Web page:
Steven A. Bush - October 20, 2013

The Doulos Distinction

The Doulos Distinction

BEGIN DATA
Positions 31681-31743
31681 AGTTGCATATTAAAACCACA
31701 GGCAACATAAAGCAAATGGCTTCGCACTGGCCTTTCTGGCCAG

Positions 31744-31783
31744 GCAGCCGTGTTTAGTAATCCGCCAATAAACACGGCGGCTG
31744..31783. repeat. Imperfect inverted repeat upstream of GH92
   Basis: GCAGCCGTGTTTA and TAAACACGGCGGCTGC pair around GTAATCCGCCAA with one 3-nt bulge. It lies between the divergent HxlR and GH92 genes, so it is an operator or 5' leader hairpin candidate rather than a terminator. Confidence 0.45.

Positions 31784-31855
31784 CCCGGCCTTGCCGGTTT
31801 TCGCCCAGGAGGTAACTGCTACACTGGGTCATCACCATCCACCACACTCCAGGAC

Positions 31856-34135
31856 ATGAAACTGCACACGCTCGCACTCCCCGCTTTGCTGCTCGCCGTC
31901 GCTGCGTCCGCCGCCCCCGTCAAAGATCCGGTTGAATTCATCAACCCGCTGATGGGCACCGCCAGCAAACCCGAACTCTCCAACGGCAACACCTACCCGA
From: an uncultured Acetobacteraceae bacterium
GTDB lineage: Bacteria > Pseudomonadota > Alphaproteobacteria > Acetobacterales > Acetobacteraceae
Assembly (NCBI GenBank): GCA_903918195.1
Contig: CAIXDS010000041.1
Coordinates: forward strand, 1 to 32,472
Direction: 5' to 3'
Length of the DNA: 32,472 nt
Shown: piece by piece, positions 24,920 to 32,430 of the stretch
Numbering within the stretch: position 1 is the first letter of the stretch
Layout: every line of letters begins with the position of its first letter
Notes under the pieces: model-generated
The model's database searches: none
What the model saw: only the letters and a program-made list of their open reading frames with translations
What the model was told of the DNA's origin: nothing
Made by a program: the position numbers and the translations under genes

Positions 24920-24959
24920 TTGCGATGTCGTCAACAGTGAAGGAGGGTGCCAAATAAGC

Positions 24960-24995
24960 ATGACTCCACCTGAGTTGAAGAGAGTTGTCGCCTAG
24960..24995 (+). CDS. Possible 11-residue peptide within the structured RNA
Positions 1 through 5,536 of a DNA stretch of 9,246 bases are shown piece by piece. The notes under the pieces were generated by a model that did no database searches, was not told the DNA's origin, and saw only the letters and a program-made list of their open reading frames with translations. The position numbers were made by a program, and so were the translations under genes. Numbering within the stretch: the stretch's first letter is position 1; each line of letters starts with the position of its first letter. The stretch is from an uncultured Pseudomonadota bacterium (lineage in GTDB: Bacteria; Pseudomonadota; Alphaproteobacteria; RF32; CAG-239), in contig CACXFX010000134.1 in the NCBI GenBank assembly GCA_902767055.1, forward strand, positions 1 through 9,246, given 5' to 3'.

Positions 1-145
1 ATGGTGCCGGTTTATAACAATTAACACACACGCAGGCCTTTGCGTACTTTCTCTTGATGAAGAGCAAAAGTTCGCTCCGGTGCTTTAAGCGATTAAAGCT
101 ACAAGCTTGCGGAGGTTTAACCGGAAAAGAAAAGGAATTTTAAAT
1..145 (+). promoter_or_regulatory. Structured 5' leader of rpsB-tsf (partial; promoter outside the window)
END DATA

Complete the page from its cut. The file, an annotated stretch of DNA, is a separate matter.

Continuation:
The Greek word, Doulos, appears around 150 times in the New Testament and it's a term not easily embraced.  Most English versions of the NT translate the word as servant or bond servant.  But many scholars say the word is best translated as slave.  In Christ we share many wonderful distinctions: through His death on the Cross we have been reconciled--turned from enemies into friends; we have been freed from enslavement to sin and adopted as His sons and daughters; and because we now bear the distinction of being God's children, we are likewise heirs of a priceless inheritance.  But Paul and Peter, even James the very brother of Jesus, referred to themselves most often as bond servants (slaves!) of Christ.  Our culture bristles at such notions.  We prefer to see ourselves as well deserving King's kids, expectant of all the royal blessings in the here and now.  But truthfully, doulos is the better distinction.  And come that Day, we all eagerly hope to hear Jesus say to us: "Well done, good and faithful slave. You were faithful with a few things, I will put you in charge of many things; enter into the joy of your Master."

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